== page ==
Are you a vision-impaired visual artist?

Growing up in the 70s I used to watch a very funny cartoon called Mr. Magoo. Magoo was a practically blind old man who got around despite the fact he had no clue where he was going. He’d often talk to a bear or some other crazy thing, thinking he was talking to his neighbor or a nice policeman. He’d barely escape death or dismemberment by sheer luck.

Sometimes I look out into this industry and I see Mr. Magoo’s all around me. Walking around “vision-impaired” and getting by regardless. By “vision” I don’t mean literal sight. I mean having a vision for where they want to go in life, what they want to do. So my question for you today is this: are you a vision-impaired visual artist (naturally, even if you’re not a visual artist, this could apply to you). Here are some signs you may be, and what you can do to change things.

Signs You May Be “Vision” Impaired

  • You don’t have any kind of business plan or similar document written anywhere.
  • You don’t have any goals for your life or business written anywhere.
  • You spend your life reacting to things that happen to you, rather than making things happen for you.
  • If someone asks you “What do you do?” you answer sheepishly, embarrassed by your job or title.
  • When asked, “What do you want to do with your life?” you haven’t the foggiest idea how to answer such a question.
  • The products and services offerings on your website are all over the board: weddings, families, bar/bat mitzvahs, corporate parties, promotional video, legal depositions, local cable TV spots, promo videos…they’re all on your website. (Noticed I said, they’re on your website. If you do all these jobs because it helps pay the bills, more power to you. You should do that. But, what you communicate to the world as to what you’re about, is a different story).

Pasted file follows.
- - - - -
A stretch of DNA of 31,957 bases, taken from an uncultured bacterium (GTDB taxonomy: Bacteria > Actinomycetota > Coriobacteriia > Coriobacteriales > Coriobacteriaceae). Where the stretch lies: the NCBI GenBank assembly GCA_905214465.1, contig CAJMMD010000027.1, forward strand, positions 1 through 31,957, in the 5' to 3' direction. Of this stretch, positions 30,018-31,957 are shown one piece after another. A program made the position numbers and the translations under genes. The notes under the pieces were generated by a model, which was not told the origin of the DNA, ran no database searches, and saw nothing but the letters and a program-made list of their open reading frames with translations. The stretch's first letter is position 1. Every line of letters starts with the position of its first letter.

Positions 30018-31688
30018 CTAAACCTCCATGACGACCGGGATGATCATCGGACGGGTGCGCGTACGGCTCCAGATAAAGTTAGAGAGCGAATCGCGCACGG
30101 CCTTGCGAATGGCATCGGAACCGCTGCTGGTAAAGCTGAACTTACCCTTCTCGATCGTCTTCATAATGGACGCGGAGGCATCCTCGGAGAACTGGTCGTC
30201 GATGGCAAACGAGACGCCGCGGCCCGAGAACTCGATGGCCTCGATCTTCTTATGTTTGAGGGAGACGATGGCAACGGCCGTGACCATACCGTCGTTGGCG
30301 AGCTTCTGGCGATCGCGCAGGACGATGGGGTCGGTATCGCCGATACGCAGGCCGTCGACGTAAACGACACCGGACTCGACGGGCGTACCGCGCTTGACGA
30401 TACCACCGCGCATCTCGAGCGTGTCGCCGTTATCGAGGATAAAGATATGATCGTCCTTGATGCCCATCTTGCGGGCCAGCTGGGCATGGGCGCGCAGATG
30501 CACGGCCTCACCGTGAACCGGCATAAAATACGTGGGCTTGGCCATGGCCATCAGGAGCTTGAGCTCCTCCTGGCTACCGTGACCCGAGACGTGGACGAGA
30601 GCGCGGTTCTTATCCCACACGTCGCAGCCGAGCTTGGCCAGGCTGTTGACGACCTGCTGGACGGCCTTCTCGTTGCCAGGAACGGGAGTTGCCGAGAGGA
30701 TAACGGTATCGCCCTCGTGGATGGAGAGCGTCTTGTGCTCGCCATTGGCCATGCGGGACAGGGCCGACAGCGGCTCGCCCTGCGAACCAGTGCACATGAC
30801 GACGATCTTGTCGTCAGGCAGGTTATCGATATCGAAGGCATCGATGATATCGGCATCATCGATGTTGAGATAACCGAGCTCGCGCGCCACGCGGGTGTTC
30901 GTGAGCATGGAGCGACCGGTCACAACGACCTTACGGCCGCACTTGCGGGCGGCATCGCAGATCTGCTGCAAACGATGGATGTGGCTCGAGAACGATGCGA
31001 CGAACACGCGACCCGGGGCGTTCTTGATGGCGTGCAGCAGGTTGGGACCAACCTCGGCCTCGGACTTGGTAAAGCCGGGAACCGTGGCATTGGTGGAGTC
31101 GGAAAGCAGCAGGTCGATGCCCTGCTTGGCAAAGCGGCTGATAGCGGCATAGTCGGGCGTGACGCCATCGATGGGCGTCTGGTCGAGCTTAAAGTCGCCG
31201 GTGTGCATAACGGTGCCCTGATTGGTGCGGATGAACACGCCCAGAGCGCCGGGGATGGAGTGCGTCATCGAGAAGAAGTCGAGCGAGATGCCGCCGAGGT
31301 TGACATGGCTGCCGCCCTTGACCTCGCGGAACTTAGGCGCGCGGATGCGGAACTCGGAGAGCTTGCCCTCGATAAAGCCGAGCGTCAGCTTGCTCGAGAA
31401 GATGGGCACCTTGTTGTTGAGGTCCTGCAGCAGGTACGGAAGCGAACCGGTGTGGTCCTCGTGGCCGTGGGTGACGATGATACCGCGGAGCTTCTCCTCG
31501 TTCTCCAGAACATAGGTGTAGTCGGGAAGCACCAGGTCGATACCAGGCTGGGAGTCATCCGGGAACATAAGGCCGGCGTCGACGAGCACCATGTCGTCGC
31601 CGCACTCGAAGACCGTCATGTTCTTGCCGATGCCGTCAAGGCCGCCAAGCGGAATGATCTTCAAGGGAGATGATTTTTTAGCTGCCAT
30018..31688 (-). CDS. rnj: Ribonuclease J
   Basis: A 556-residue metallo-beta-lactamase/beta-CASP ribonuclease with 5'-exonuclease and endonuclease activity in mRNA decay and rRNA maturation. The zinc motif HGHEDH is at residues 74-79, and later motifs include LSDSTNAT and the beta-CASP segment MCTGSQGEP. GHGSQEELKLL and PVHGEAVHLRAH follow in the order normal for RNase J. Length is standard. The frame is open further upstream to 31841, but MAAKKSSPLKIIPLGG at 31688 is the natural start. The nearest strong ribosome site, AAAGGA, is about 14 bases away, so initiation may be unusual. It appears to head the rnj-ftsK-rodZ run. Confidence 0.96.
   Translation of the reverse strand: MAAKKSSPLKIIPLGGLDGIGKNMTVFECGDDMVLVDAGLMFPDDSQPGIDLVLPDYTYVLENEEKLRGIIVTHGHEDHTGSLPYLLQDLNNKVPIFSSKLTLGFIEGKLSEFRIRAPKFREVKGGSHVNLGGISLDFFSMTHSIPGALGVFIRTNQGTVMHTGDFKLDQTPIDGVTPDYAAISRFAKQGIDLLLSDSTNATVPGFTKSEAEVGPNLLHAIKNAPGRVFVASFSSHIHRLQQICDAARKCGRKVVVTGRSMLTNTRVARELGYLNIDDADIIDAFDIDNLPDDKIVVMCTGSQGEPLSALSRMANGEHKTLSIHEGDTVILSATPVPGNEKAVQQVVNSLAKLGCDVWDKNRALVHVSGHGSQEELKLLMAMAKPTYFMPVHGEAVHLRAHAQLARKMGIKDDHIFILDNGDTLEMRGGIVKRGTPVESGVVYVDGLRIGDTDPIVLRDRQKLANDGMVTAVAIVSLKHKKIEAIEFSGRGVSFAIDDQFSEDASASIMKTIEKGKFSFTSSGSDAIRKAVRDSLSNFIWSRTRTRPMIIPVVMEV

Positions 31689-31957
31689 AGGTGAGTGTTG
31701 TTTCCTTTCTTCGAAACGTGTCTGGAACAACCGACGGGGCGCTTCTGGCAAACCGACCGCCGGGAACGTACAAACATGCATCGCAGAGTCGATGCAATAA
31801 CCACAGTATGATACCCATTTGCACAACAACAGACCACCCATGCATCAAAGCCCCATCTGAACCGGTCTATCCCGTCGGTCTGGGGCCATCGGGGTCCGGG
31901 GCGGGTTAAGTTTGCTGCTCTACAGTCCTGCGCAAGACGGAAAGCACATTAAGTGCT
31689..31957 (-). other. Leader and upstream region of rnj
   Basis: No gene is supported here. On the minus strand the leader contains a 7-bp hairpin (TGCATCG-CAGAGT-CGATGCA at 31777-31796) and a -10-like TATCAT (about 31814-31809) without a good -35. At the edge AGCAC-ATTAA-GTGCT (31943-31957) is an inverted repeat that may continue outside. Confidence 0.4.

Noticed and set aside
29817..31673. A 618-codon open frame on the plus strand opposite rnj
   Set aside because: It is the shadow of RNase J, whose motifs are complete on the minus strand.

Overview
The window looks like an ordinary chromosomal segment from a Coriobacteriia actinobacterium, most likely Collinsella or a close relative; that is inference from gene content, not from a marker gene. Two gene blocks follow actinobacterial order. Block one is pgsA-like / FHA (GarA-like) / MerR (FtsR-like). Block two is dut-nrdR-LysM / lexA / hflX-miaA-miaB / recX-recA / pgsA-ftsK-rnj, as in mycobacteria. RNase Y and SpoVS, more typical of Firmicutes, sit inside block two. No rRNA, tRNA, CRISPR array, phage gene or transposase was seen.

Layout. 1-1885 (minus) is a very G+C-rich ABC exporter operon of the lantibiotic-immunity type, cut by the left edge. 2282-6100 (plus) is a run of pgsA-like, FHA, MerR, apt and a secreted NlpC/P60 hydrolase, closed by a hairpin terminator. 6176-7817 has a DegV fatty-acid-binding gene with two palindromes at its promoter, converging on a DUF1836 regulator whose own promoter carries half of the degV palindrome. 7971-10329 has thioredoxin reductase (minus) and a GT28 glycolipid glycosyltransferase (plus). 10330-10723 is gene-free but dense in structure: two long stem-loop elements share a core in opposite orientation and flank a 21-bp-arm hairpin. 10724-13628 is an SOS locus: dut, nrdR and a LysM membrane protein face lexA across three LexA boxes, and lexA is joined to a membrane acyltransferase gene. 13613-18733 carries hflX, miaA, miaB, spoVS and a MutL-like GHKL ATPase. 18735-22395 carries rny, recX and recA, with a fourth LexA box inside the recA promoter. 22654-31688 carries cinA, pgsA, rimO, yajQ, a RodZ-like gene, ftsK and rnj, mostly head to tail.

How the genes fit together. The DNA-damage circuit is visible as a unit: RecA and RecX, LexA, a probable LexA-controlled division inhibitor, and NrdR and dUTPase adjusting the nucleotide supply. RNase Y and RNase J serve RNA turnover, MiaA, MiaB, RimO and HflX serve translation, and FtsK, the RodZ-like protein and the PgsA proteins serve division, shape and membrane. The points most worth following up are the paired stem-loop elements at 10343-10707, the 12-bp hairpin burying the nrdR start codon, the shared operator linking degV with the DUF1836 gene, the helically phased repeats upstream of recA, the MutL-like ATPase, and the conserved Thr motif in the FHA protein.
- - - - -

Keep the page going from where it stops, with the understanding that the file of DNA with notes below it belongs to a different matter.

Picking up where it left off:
• You’re doing what you’re doing solely because you think it will make you rich.
Do any of these things sound familiar to you? Do you have a vision for your life and your business? If not, here are some helpful tips. (Note: just reading these and getting a warm and fuzzy feeling won’t do you any good. You have to actually DO them.”
  • Write a business plan. It doesn’t have to be long a drawn out. Just get something down in writing describing what your business is about, where it wants to go, and how you will measure your success.
  • Read a good book. There are a gajillion books out there about casting vision. A great one is “Making Vision Stick” by Andy Stanley.
  • Schedule planning time. Take a weekend off with your business partner and/or spouse (chances are they may be one-in-the-same) and spend that time casting your vision. Brainstorm, write things down, plan your 1, 3, and 5 years ideal plans.
  • Get accountability. Find someone who can hold you accountable to your vision planning. It could be a colleague, a close friend, or better yet, a business coach. 😉
  • Execute. Once you set your vision and plan into motion, DO THE WORK.

Don’t go through life aimless and unsure of yourself. You were made for so much more. Live up to your potential.